• Price tracking – users could track the price on their favorite products so Google could notify them whenever prices dropped
  • Local searches – allowed users to search for certain products and retailers in their local area
  • Instant purchase – the ability to purchase products directly (the Google Express feature was fully integrated into Google Shopping)

With these added features, Google Shopping became an even more convenient selling tool for retailers. The ability to purchase directly from Google simplified the buying process and drove sales as a result.

If that sounds familiar, it’s because Google Shopping was becoming more and more like Amazon. The new update stirred even more competition between the two platforms.

Pro tip: The ability to list products for free on Google Shopping may require adjustments to your search engine optimization (SEO) campaigns. The quality and optimization of the product feed is crucial to the likelihood of it appearing as a response to the search query.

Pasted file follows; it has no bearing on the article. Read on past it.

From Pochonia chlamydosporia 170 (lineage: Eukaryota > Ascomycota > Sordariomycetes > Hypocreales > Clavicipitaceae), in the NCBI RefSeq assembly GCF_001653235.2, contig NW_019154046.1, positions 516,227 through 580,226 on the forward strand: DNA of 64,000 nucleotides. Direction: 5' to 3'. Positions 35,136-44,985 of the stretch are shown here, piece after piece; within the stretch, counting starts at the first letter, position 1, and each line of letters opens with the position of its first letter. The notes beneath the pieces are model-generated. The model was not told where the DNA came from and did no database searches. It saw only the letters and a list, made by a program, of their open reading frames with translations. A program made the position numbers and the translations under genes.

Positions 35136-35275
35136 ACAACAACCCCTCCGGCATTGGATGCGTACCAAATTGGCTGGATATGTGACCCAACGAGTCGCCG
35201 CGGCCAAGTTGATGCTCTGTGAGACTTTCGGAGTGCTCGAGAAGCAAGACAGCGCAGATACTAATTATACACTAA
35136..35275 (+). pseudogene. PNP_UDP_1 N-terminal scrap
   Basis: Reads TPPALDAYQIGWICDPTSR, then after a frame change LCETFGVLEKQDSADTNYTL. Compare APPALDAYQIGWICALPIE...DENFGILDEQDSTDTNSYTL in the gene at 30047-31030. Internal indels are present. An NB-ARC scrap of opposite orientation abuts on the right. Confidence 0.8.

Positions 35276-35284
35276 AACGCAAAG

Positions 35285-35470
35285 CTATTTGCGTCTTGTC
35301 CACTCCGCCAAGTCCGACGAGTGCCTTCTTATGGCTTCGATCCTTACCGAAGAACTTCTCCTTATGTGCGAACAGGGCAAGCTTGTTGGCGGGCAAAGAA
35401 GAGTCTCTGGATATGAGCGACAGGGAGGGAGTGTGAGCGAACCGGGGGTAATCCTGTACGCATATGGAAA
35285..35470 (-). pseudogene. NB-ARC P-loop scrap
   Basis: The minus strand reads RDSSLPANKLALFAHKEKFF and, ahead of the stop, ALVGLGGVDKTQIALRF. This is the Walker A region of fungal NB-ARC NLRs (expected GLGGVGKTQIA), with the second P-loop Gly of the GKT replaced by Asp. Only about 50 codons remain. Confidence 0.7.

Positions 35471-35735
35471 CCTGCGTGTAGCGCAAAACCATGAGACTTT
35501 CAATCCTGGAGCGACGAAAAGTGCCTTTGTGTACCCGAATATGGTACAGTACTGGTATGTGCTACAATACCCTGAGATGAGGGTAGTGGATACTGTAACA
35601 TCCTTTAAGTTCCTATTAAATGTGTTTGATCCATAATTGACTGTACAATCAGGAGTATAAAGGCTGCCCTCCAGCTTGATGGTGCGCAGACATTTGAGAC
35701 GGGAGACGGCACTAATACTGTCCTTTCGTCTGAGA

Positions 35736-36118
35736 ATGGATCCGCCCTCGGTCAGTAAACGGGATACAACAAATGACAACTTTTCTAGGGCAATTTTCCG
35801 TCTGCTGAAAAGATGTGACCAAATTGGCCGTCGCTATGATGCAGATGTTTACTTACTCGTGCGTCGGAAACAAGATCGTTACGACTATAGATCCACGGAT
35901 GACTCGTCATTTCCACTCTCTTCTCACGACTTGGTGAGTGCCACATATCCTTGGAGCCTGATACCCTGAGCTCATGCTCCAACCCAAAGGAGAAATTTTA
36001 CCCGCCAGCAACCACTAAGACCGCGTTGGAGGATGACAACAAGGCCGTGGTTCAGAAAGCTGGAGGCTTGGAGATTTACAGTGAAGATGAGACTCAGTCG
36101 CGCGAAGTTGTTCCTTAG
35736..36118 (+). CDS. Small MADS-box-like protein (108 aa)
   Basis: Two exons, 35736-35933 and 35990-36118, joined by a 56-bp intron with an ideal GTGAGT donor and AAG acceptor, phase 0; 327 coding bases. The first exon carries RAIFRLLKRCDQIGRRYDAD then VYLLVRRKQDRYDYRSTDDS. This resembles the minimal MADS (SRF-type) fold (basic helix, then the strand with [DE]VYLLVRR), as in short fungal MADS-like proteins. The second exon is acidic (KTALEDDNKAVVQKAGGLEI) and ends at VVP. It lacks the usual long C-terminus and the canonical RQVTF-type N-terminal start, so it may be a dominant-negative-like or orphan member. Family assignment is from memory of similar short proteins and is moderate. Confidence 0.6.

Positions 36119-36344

The takeaway

In 2002, Google Shopping started as a user-friendly product comparison service. Fast-forward 20 years to today, and it has evolved into a serious e-commerce platform continuing to give Amazon a run for its money.

Google continues to update its Shopping platform to benefit both sellers and buyers. Each new step of this evolution drives marketers to monitor and potentially improve their SEO campaigns as it continues to emphasize the importance of title, image, and product description optimization.

This evolution is a great example of a brand working steadfast to please users while remaining competitive and current with ever-changing technology.

This article has been updated and was originally published in August 2020.

Caroline Cox

Caroline Cox

Caroline is HawkSEM's content marketing manager. She uses her more than 10 years of professional writing and editing experience to create SEO-friendly articles, educational thought leadership pieces, and savvy social media content to help market leaders create successful digital marketing strategies. She's a fan of seltzer water, print magazines, and huskies.